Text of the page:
March 21, 2022
“Sandbagging” in the acquisition context refers to a situation where a buyer closes an acquisition on the basis of representations in the purchase agreement it knows to be false, then proceeds to sue the seller post-closing based on a breach of those same representations. Although Delaware was historically regarded as a pro-sandbagging jurisdiction, the Delaware Supreme Court’s stance on sandbagging came into question following dicta contained in a 2018 decision, Eagle Force Holdings, LLC v. Campbell. In Eagle Force, a footnote by Justice Valihura stated that the Supreme Court had not resolved the “interesting question” of “whether a party can recover on a breach of warranty claim where the parties know that, at signing, certain of them were not true,” while then-Chief Justice Strine in his partial dissent expressed “doubt” that a plaintiff can “turn around and sue because what he knew to be false remained so.” But we now have a (mostly) clear statement on the subject from the Chancery Court. In Arwood v. AW Site Services, LLC, Vice Chancellor Slights upheld a buyer’s claim for breach of representations, notwithstanding the sellers’ sandbagging objections based on the buyer’s extensive due diligence.
The Arwood decision arose out of a post-closing dispute over an alleged fraudulent billing scheme that caused a substantial overstatement of revenue. After the closing, the sellers sued the buyer to release funds held in escrow. The buyer countered with claims for fraud and breach of representations regarding the financial condition and lawful operations of the target business, in each case related to the alleged fraudulent billing scheme. The Chancery Court dismissed most claims of both parties, but it upheld the buyer’s claim for breach of contract based on inaccurate representations.
Notably, the Court rejected the sellers’ sandbagging defense to the buyer’s breach of contract claim. The sellers had asserted that, given the buyer’s intimate knowledge of the sellers’ business and unrestricted access to information in diligence, the buyer either knew the sellers’ representations to be untrue, or acted with reckless disregard for the truth. As a result, the sellers contended, the buyer should be precluded from recovering based on breach of representations it knew or should have known to be false. The Court disagreed: “In my view, Delaware is, or should be, a pro-sandbagging jurisdiction. The sandbagging defense is inconsistent with our profoundly contractarian predisposition.”
The Court also distinguished between the standard required to prevail in a breach of contract claim as compared to a fraud claim. The Court noted that, to prove fraud, the plaintiff must prove that its action was taken in justifiable reliance on the subject representation, and whether reliance is justified is measured in context, based on the plaintiff’s knowledge and experience as well as the relationship of the parties. The Court concluded that recklessness on the part of the buyer in relying on representations it might easily have determined to be untrue can defeat a claim against the seller for fraud (because reliance was not “justified”), just as recklessness on the part of the seller in making inaccurate representations can result in fraud liability. In the instant case, the Court found that the buyer’s complete access to information regarding the target business (where “the source of the fraud stared them in the face”), the buyer’s knowledge that the sellers did not have reliable financial systems and lacked sophistication, and the buyer’s financial savvy, rendered any reliance on the false representations unjustified.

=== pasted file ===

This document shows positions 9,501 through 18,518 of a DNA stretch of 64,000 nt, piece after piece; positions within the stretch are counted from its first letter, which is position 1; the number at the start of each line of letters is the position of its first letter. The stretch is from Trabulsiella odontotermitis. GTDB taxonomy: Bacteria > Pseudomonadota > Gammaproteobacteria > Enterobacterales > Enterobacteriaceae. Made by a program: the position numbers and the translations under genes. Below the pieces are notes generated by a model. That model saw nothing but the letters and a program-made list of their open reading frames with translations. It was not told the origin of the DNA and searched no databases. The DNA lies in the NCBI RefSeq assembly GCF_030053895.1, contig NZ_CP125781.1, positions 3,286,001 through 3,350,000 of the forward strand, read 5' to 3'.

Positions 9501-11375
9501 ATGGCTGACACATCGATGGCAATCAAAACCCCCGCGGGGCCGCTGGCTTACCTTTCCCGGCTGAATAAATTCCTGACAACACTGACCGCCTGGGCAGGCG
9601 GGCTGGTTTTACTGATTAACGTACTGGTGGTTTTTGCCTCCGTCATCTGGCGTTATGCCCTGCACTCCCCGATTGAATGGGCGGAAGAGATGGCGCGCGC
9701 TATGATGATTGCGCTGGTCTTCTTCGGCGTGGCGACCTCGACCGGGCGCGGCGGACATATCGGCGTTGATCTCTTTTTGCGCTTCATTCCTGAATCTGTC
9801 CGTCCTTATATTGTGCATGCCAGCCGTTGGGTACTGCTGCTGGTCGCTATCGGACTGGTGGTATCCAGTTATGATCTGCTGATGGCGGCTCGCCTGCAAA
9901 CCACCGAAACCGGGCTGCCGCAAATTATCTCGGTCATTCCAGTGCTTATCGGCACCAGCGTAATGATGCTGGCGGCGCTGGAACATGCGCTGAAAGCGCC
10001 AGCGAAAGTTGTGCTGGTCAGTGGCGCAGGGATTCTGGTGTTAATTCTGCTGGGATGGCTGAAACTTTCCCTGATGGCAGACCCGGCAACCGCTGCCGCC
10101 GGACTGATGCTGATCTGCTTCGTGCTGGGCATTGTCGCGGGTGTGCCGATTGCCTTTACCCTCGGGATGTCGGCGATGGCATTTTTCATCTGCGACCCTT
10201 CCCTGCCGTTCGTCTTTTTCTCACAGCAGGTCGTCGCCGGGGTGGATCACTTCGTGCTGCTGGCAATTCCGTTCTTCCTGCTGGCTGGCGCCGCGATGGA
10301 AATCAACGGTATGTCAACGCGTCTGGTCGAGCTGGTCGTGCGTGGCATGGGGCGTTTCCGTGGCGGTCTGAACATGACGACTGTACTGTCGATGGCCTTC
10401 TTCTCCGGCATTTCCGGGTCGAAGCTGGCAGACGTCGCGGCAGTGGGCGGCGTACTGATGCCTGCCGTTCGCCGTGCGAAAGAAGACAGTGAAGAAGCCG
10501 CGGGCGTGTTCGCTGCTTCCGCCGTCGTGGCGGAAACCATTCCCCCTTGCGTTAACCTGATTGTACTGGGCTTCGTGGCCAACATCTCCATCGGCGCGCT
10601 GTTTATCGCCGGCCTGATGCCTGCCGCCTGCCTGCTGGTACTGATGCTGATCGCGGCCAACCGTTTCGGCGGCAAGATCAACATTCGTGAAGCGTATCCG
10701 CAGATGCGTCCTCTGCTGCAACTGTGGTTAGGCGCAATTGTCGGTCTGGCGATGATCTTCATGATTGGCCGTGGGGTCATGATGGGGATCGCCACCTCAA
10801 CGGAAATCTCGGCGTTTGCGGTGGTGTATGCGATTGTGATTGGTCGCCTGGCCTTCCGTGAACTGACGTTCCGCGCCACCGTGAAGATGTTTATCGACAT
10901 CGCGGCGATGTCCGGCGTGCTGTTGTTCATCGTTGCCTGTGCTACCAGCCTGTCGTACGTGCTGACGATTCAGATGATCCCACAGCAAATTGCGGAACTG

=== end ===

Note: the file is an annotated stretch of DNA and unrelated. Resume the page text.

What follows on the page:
However, the Court noted that reliance, justified or not, does not come into play in breach of contract cases premised on inaccurate representations. All that mattered was that the seller made the representations as embodied within the contractual language. “The reasonableness, or not, of [Buyer]’s reliance upon the sellers’ representations is not a relevant consideration in assessing the bona fides of [Buyer’s] indemnification claim.” The sellers represented a fact to be true in the acquisition agreement and as such, the buyer was entitled to the benefit of the representation, regardless of any diligence conducted or what the buyer “should have known” as a result thereof.
Notwithstanding Arwood, the final word regarding Delaware’s position on sandbagging remains to be spoken: the opinion notes that, as expressed in Eagle Force, the Delaware Supreme Court has not yet conclusively resolved the issue. In any event, under Arwood, to the extent the viability of sandbagging remains open in Delaware, it does so solely in the case of a buyer’s actual knowledge. For Vice Chancellor Slights, whether a buyer had constructive knowledge of the truth is not relevant to the sandbagging inquiry, a position the Vice Chancellor believes is shared by the Delaware Supreme Court. Or, as per an Arwood footnote, “I note that the term’s origin is consistent with this conclusion. Sandbagging robbers knew their sock weapons were filled with sand; they did not swing socks at unsuspecting victims with reckless disregard for their weapons’ efficacy.”
Where does Arwood leave parties as to inclusion of sandbagging language in the acquisition agreement, and the effect of a buyer’s knowledge of falsity when the agreement is silent? The Chancery Court indicated that in the absence of specific contractual language addressing the issue, the parties will have implicitly opted for Delaware’s default rule that permits sandbagging. However, if the parties wish to provide for a different result, they remain free to include express anti-sandbagging clauses, which per the Court constitute “effective risk management tools that every transactional planner now has in her toolbox.”
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